When To Buy And Sell Stocks ? One of the benefits of investing in the stock market is that you can do it after trading hours. Bursa Malaysia is open from 9am to 12.30pm, then again from 2.30pm to 5pm but you can do research and place orders outside these hours.
Example, let’s say you go to work all day and only have free time during the evenings and weekends. In the evenings you will review what happened to the market that day and decide how to trade the next day. If you miss a few nights during the week, you can do your analysis on the weekend.
1. Open an Account – RM10
- Open a trading account and a Central Depository System (CDS) account with a stockbroking company.
- You will then be engaged with a licensed dealer (paid salary) or a remisier (commission base).
2. Engage Remisier
- Give an order to your remisier to buy or sell a specified number of shares of a company at a specified price.
3. Placing an Order
- Your orders are keyed into the WinSCORE (Bursa Malaysia’s fully automated trading system) terminal at the stockbroking company.
- It is then relayed through the WinSCORE system to Bursa Malaysia’s central computers.
- The order confirmation is immediately routed back to the stockbroking company.
4. Match Order
- Orders are matched automatically by the system.
- All prices which orders are matched are determined by market forces of supply and demand through a process of bids and offers.
- In every transaction, a security is sold to the highest bidder and purchased at the lowest offer.
- The price transacted for a buy order will either be at the same price keyed in, or lower if the seller’s price is below the buyer’s price.
- For a sale transaction, the price will be the same or higher if the buyer’s order is higher.
5. Trade Confirmation
- Once the order is matched, a trade confirmation is printed out, providing details such as the original order number, stock number, price and quantity matched and the counter-party stockbroking company.
- The remisier in turn confirms with his client that he has bought/sold the specified number of shares and the price at which it was bought/sold.
- To facilitate differentiation and to avoid confusion, the stockbroking company has different coloured slips for ‘sell’ and ‘buy’ orders.
6. Contract Notes
- The broker firm will then send out and post the contract notes to you, giving details of the transaction such as brokerage, stamp duty and clearing fees payable as well as the cost of purchase or proceeds of the sale.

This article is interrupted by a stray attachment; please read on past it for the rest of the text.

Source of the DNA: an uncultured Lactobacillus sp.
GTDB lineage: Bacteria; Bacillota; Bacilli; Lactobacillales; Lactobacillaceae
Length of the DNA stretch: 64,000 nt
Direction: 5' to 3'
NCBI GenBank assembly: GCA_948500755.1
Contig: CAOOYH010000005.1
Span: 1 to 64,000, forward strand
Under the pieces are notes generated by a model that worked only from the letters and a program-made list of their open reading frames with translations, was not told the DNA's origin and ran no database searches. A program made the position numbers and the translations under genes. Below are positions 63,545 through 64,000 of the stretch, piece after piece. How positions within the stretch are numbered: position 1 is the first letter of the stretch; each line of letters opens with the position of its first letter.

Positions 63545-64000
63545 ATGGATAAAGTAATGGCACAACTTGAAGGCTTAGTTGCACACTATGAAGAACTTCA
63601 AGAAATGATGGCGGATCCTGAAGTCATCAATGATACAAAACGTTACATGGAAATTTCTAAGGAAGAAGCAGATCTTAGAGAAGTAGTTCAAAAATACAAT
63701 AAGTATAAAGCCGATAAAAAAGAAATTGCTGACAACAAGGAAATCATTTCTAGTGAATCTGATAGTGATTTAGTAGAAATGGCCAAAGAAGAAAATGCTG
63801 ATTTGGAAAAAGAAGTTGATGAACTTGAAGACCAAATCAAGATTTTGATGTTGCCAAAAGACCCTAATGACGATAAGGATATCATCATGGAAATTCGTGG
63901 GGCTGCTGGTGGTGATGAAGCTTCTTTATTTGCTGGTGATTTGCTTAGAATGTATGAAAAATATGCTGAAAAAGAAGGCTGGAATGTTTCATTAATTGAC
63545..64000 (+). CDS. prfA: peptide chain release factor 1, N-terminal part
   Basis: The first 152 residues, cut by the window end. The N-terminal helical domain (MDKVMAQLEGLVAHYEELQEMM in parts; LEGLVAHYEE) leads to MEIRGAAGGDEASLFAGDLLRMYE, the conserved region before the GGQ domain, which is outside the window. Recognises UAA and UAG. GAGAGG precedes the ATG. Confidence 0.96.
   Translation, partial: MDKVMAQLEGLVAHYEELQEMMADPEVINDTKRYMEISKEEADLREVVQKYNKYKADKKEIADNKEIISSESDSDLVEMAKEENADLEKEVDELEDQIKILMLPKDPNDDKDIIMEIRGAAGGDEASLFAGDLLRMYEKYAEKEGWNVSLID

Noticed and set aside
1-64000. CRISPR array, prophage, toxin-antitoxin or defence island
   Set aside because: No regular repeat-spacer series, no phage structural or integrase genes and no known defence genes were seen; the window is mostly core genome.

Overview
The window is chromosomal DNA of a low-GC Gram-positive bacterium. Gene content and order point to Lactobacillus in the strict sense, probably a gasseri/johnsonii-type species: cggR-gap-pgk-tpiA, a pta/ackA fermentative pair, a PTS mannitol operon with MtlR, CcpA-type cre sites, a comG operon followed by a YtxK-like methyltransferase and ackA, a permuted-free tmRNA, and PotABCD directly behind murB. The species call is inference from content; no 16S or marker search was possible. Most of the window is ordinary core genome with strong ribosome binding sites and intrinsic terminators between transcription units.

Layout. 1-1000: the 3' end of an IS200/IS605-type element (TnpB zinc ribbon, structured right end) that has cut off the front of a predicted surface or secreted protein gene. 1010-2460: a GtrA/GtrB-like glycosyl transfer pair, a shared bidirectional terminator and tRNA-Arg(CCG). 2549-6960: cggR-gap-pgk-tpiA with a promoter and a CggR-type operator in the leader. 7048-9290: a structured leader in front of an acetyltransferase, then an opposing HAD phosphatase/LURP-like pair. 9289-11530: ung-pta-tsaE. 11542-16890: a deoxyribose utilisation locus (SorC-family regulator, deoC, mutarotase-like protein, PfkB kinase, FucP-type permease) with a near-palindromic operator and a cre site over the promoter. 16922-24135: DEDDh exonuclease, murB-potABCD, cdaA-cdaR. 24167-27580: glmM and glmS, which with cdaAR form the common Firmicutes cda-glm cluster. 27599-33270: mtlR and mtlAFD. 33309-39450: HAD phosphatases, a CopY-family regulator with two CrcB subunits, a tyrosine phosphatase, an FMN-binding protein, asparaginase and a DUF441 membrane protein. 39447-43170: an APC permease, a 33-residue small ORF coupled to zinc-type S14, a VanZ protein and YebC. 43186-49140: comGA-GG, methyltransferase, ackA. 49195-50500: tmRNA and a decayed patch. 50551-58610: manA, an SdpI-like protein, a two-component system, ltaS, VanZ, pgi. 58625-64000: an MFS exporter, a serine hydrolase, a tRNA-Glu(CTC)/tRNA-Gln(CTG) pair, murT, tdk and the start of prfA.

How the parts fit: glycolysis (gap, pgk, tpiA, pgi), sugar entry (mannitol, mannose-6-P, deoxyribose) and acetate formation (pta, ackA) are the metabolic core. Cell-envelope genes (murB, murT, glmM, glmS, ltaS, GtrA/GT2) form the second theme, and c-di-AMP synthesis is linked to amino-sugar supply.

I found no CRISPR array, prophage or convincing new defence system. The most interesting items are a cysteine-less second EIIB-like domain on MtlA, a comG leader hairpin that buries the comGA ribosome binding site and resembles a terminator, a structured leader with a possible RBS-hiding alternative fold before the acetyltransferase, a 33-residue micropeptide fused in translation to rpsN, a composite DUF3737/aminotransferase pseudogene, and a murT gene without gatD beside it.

7. T + 3
- There is no physical delivery of shares under the CDS. Instead, the CDS uses a simple book entry system to keep track of the movement of shares which arise from trades affected on Bursa Malaysia.
- For example, if you are a buyer of share A, your CDS account will be credited with Share A and the seller’s account will show a debit of Share A.
- Sellers must have adequate shares in their CDS accounts by 12.30 pm on T+2 and buyer’s account will be credited on T+3 with the shares, with T being the transaction date. (Source: klse.com.my)
In addition to the cost of the shares bought or sold, the client will have to pay the following charges per contract:
Call over phone: 0.6% (min RM40 , <100k), 0.3% (>100k)
Internet trading: 0.42% (min RM12, <100k), 0.21% (>100k)
0.03% of transaction value with a maximum of RM1000.00 per contract. There is no minimum fee imposed.
Stamp Duty (round up)
The stamp duty chargeable on transactions on the stock market of Bursa Malaysia is:
- RM1.00 for RM1000.00 or fractional part of value of securities and effective 17 March 2003, the stamp duty shall be remitted to the maximum of RM200.
- All instruments relating to the issue of, offer for subscription, or purchase of, or invitation to subscribe or purchase, debentures approved by the Securities Commission under Section 32 of the Securities Commission Act, 1993, and the transfer of such debentures, are exempted from stamp duty.
Board Lot or Normal Lot
Shares are normally traded in specific amounts called Board Lots of 100 units. Any amount less than board lots are called special lots or odd lots.
Bursa Malaysia’s revised tick size structure was implemented on 3 August 2009.The tick size is the minimum price variation between the buy and sell price for a stock. The tick size is reduced in line with the current practice by global developed markets and more importantly, to create market depth, enable price discovery and boost liquidity in the local equities market.
The tables below describe the new tick size structure.
Trading at Bursa Malaysia from Monday to Friday, except on public holidays and other market holidays (when the Exchange is declared closed by the Bursa Malaysia Committee).
Note: Effective 18 April 2011, all unmatched orders during the first session will be automatically carried forward to the second session and shall be considered as valid for the whole trading day.